Its dedicated EV-mode works accelerating up to 57 km/h and accepts greater throttle input before firing the petrol engine compared with the previous model.
A batch of nickel-metal hydride batteries slung low in the chassis between the rear wheels means the Prius doesn’t have to rely on the single battery under its bonnet like its rival does. That battery pack is heavy, but powerful enough to keep air-conditioning running when the engine is off – unlike the Citroen.
However, we were not travelling fast enough to get the benefit of the energy recovery from braking. The Prius uses braking energy to charge its batteries, but in this kind of city driving it needed to occasionally kick its petrol engine into life to keep the batteries from running low.
The smooth hum of the hybrid powertrain, boasting a fluent continuously variable transmission (CVT) with essentially a single sliding gear, is in direct contrast to the lumpy changes of the diesel’s six-speed automated manual.
It is essentially a small, light, manual gearbox but with a computer that controls the clutch and gearchange.
Through school zones and an agonising Parramatta Road, it took an astonishing two-and-a-half hours to cover 50km at an average of 20km/h for both vehicles.
But this took us to the end of the urban loop. Here, the Toyota’s trip computer was showing 4.5 l/100km; the Citroen’s having settled at 6.0 l/100km once out of the gridlocked CBD.
Time, then, to turn onto the freeway.
Relaxed in sixth gear – although it doesn’t have a tachometer – the C4 Cactus is a surprisingly refined and smooth drive. In a drive without disruption, other than an errant truck in our face for a short part of the drive, we averaged 89km/h with the trip computer showing 3.9 l/100km.
The Prius had a clearer run (sans the truck that divided the two cars), and recorded a 94km/h average speed on this leg for a 4.1 l/100km consumption average.
With steady-state throttle used at higher speed and little braking required, the Prius however needed to rely more on its petrol engine and couldn’t acquire braking energy to feed its batteries on this freeway leg.
Tellingly, for the first urban 50km the Prius was in EV Mode for a staggering 61 percent of the time. On the freeway this tumbled to 15 percent.
Meanwhile the C4 Cactus’ 1.6-litre turbo-diesel makes a burly 230Nm of torque at just 1750rpm, needing half the revs to produce more torque and gliding the small hatchback along with insouciance and little fuel usage.
Back at the service station, our real world combined-cycle trip computer claims are in. Over the 103km travelled, the Toyota computer read 4.3 l/100km with a 32km/h average speed. Over the same distance, the Citroen claimed 5.0 l/100km showing an identical average speed.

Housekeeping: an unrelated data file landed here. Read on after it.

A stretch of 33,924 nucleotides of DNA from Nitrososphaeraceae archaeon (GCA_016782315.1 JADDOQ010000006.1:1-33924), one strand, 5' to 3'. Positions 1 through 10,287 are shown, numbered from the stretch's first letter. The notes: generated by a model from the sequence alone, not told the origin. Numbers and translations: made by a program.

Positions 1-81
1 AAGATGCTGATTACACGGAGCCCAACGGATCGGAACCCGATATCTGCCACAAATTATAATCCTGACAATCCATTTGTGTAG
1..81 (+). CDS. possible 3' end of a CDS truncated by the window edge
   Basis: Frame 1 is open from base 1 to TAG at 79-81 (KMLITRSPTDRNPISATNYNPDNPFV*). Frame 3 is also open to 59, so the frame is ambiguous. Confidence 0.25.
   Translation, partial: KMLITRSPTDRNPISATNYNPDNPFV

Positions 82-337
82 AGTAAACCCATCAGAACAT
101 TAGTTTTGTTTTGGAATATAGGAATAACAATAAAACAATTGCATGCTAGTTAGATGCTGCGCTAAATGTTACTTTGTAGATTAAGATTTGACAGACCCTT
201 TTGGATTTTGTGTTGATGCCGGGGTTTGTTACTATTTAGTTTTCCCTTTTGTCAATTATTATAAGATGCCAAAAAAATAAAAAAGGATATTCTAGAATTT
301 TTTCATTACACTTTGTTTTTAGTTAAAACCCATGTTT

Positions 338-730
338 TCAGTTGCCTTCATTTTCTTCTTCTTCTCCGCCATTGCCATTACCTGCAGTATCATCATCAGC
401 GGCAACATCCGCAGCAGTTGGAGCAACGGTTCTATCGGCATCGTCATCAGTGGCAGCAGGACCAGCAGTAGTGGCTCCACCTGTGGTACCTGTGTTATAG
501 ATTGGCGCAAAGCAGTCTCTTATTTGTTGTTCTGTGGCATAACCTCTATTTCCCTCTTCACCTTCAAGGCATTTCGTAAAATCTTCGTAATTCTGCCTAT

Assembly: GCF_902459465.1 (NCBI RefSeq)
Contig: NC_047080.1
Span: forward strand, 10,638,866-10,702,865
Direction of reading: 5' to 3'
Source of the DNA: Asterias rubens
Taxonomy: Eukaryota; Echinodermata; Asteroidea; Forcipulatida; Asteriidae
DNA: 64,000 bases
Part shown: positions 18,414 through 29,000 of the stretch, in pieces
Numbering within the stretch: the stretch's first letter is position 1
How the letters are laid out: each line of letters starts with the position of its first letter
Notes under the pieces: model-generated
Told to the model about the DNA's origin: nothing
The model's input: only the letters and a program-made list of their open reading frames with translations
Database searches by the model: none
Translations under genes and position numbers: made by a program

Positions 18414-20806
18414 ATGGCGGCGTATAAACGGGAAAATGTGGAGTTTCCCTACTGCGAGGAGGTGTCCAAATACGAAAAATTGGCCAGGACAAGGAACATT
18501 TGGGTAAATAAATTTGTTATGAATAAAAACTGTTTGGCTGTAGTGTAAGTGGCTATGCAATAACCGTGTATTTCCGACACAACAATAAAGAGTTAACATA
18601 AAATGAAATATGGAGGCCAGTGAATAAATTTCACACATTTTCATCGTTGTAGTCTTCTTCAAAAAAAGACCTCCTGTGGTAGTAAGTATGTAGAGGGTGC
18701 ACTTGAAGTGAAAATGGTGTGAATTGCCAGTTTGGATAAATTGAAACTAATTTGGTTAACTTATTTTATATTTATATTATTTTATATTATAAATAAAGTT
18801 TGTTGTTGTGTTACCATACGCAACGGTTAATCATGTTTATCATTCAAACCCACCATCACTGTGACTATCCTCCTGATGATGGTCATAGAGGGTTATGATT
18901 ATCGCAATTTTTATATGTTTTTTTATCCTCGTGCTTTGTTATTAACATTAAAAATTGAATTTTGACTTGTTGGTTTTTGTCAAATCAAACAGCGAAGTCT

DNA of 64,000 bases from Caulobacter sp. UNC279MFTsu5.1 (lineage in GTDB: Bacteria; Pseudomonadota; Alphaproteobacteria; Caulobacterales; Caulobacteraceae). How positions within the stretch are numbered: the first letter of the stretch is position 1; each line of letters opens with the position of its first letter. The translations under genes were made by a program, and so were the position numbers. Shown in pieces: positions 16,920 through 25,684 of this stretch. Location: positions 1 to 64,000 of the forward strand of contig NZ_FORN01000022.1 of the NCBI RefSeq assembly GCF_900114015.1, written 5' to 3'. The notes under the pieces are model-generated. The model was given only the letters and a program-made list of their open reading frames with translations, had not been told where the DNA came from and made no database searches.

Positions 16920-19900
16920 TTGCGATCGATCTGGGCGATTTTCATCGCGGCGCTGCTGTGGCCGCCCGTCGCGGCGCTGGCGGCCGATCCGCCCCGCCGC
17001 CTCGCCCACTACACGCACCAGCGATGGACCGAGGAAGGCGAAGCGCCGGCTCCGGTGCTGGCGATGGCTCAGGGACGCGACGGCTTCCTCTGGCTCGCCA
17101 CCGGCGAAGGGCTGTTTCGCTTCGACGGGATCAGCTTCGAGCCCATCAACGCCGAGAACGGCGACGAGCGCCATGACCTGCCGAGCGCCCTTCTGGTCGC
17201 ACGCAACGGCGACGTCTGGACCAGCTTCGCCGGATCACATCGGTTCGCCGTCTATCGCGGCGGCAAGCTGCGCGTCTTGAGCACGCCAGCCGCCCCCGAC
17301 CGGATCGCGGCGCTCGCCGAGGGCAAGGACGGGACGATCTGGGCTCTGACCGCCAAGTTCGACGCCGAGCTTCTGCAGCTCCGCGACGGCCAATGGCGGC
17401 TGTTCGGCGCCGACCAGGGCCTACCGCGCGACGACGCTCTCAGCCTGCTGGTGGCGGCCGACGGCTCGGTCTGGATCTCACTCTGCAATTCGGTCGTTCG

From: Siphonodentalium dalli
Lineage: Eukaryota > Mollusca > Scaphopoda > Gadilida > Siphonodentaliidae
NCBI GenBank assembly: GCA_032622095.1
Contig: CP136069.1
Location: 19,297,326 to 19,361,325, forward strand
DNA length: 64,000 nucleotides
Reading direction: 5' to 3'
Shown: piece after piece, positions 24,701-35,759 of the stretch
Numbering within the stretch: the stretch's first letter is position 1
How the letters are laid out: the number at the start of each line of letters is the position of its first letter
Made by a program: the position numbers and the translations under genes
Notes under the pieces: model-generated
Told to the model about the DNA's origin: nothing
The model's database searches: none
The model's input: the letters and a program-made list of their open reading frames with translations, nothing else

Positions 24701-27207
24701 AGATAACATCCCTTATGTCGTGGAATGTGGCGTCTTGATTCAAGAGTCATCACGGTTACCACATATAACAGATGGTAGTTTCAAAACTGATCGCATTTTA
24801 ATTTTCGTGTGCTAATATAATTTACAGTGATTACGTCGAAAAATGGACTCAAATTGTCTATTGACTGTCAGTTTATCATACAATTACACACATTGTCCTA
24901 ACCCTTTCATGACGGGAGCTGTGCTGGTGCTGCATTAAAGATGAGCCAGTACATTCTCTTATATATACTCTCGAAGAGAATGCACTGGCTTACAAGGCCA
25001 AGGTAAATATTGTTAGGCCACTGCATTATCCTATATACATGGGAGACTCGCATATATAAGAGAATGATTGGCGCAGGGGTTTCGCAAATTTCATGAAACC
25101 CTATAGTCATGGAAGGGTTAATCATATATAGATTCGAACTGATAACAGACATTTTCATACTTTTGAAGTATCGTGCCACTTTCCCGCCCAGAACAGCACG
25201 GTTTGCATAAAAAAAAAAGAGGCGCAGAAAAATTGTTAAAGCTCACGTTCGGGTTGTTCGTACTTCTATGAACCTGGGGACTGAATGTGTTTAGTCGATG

And, at our time of refill, regular unleaded was 102.5 cents per litre versus diesel’s 102.9c/l. Not much in it there.
But here’s the thing: at the bowser the Prius refused to accept more than 3.35 litres, and the C4 Cactus gulped down 6.0 litres.
Both were brimmed to overflow point, time was allowed for each to settle, and yet nothing more could fit. Each trip computer was out by 1.0 l/100km, the Toyota’s pessimistic, the Citroen’s optimistic.
In other words, measurement of the actual fuel used (over 103km) points to a 3.25 l/100km result for the Prius, versus 5.83 l/100km for the Cactus.
Even allowing for discrepancies with each bowser (one filling from the petrol bowser, the other a diesel), it would be highly unlikely to have such a discrepancy on such a small fill.
Just for fun, we reset the trip computers again and returned to the Sydney CBD outside of peak-hour on both freeway and flowing arterials. Over another 23km the Toyota trip computer read 3.3 l/100km to the Citroen’s 4.3 l/100km. For one of these contenders, it’s game over.
TMR VERDICT | Who wins the ‘economy showdown’?
Let’s place aside fuel consumption for one moment. Conceding the $5000 price difference between the two contenders, which, in city or country, is the better car to drive?
The answer, clearly, is the Prius. While the Toyota has an image problem with some buyers – the new one is no looker – the Citroen evokes charm and character that is both quaint and quirky.
However the Prius feels more mature to drive, is quieter and quicker, with similarly fluent steering and smooth ride quality. And, despite being a medium-sized liftback, it has a larger boot and more rear legroom than the small hatchback-cum-SUV C4 Cactus.
Given today’s fuel prices, on our combined-cycle test results and the 15,000km the average Australian travels each year, the Toyota will drag $515 out of your hip pocket at the bowser annually versus $926 for the Citroen.
Both vehicles have capped-price servicing plans, with the Prius needing six-month or 10,000km checks, at a total cost of $840 over three years or 60,000km.
The C4 Cactus requires annual or 15,000km servicing, but its plan is quite a bit more expensive than the Prius, costing $1475 over three years/45,000km or $2235 if 60,000km comes up first (though it does have a six-year warranty to its rival’s three years).
Hybrid versus diesel, then? We have a clear winner in affordable petrol-electric technology.
And that’s the Toyota Prius, even allowing for the $5000 premium it carries over the Cactus.
Citroen’s Cactus surprised us for its capability and appeal at the wheel, but so too the Prius. What the Japanese brand has done is create a better-driving $35,000 family car that happens to remain the benchmark for frugality.
We can confidently recommend this supercar of economy for reasons other than low fuel usage.
As for the official regulatory ‘controlled’ fuel consumption tests? As ever, it’s best to take them with a grain of salt.